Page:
The Old Man and the C: Come Get Psalm

There is so much more to an album than what fits in a 250-word review. In the case of Philip Blackburn's Ghostly Psalms, this is particularly distressing because of the immensity of the project and the sound universe within. The director of the excellent recording label Innova describes his inspiration for the titular work as follows:

"Ghostly Psalms sprang from the recurring anxiety dreams of an ex-chorister. But not the usual ones of being left behind on tour, singing a spectacular false entry, or holding the music upside down in front of a paying audience. This memorable one, from 1982, was about crawling uphill through a rocky desert with a crystalline trickle of clear water flowing uphill, entering a fortified mediaeval village (like Conques, perhaps) on the hilltop through a culvert, and walking into the abbey while voices played all around. The ceremony highlighted several ways of parsing the universe and making sense of how it all worked: through pure harmonic number ratios, dynamic ecosystems, vibration, brain activity, memory, order, and chaos: organic, mechanical, mystical."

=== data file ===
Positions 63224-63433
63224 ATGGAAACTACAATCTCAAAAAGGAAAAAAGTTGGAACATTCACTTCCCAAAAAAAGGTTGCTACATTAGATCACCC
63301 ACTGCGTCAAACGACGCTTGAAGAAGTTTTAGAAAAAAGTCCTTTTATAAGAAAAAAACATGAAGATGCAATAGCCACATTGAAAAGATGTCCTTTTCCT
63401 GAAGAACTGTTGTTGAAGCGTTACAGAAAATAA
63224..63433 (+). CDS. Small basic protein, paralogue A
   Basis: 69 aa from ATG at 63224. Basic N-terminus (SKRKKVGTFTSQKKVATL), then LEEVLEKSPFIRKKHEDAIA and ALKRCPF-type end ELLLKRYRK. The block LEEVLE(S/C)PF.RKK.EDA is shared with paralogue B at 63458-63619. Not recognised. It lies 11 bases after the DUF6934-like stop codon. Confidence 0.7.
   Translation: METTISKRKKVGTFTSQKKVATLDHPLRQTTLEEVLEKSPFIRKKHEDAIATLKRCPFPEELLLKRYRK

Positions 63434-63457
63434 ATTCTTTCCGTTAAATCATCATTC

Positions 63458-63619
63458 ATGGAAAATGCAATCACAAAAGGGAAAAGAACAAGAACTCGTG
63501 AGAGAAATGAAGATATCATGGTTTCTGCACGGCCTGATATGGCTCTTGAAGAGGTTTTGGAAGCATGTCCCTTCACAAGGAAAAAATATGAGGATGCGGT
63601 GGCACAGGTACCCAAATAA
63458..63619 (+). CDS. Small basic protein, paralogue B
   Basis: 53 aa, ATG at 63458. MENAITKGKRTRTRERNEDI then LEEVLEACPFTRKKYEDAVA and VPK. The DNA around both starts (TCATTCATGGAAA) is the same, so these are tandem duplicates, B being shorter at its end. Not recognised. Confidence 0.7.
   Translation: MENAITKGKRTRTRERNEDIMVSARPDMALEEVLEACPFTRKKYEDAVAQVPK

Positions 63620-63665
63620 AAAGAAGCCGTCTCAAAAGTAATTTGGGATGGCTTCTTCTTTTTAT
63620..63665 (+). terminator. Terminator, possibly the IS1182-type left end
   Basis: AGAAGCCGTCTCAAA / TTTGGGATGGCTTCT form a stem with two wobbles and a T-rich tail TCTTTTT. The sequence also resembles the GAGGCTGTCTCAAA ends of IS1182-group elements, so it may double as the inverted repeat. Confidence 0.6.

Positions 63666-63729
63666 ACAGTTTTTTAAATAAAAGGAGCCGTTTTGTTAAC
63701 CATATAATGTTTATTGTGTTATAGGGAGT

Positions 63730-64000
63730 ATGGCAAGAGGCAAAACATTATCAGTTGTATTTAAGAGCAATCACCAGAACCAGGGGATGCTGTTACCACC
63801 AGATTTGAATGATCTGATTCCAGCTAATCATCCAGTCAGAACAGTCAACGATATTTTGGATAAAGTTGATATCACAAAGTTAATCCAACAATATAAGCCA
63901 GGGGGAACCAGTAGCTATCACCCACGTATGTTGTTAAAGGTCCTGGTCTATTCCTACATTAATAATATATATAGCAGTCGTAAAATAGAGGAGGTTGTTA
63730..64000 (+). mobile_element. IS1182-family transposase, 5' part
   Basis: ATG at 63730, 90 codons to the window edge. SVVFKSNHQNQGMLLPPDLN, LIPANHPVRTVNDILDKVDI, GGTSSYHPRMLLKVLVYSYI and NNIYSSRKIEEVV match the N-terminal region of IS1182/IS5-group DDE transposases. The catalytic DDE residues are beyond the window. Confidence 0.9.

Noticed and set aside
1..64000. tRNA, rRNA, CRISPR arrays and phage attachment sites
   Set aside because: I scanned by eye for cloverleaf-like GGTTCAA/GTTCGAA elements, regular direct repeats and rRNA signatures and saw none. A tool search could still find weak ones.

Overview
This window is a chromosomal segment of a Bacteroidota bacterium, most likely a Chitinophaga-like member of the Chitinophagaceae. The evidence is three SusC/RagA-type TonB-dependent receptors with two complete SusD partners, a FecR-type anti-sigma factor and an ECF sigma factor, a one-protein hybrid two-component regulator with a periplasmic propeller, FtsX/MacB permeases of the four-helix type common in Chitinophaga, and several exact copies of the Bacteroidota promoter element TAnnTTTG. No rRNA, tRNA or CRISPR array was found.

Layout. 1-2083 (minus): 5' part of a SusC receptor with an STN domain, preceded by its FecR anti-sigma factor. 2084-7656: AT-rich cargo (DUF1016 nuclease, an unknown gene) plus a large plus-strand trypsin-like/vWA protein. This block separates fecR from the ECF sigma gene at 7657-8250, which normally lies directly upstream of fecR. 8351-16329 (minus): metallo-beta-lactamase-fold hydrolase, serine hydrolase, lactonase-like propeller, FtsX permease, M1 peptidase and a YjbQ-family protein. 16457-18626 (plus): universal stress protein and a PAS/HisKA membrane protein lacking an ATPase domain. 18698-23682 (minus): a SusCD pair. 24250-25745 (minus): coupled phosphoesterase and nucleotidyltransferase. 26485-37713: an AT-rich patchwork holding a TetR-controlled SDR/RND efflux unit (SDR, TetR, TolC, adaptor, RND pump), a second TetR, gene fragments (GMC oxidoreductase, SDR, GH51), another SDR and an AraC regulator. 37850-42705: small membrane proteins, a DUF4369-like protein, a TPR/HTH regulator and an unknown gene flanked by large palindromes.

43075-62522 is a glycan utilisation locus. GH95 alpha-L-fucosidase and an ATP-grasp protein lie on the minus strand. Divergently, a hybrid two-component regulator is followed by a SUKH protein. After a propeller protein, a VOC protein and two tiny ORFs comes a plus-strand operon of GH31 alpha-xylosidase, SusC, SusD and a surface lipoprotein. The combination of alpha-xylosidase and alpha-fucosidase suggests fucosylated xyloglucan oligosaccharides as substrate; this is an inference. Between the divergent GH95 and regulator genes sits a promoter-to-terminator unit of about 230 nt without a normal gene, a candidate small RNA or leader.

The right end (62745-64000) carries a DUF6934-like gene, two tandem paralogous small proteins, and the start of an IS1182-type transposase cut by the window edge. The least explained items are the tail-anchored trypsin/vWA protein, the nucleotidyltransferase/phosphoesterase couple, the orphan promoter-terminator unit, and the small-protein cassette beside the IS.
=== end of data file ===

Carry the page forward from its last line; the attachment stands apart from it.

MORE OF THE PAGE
This reminds me, tangentially, of the nightmarish sequences in Tarsem Singh's terrifying 2000 film, "The Cell". While Blackburn's writing is less likely to keep me checking and re-checking the front door locks at 2am, the music here is no less expansive in scope.

My favorite track on the album, truth be told, is Duluth Harbor Serenade (2011). I grew up spending summers on Lake Superior in Bayfield, WI, and the sounds of nearby Duluth recorded here are intimately familiar. Driving north toward Bayfield, you'll pass through Superior, where the steel is rusty and the ships are a constant fixture. Take a listen, and get lost in a symphony of lift bridges and chain saws. Not THOSE chain saws.

Here's my TimeOut review.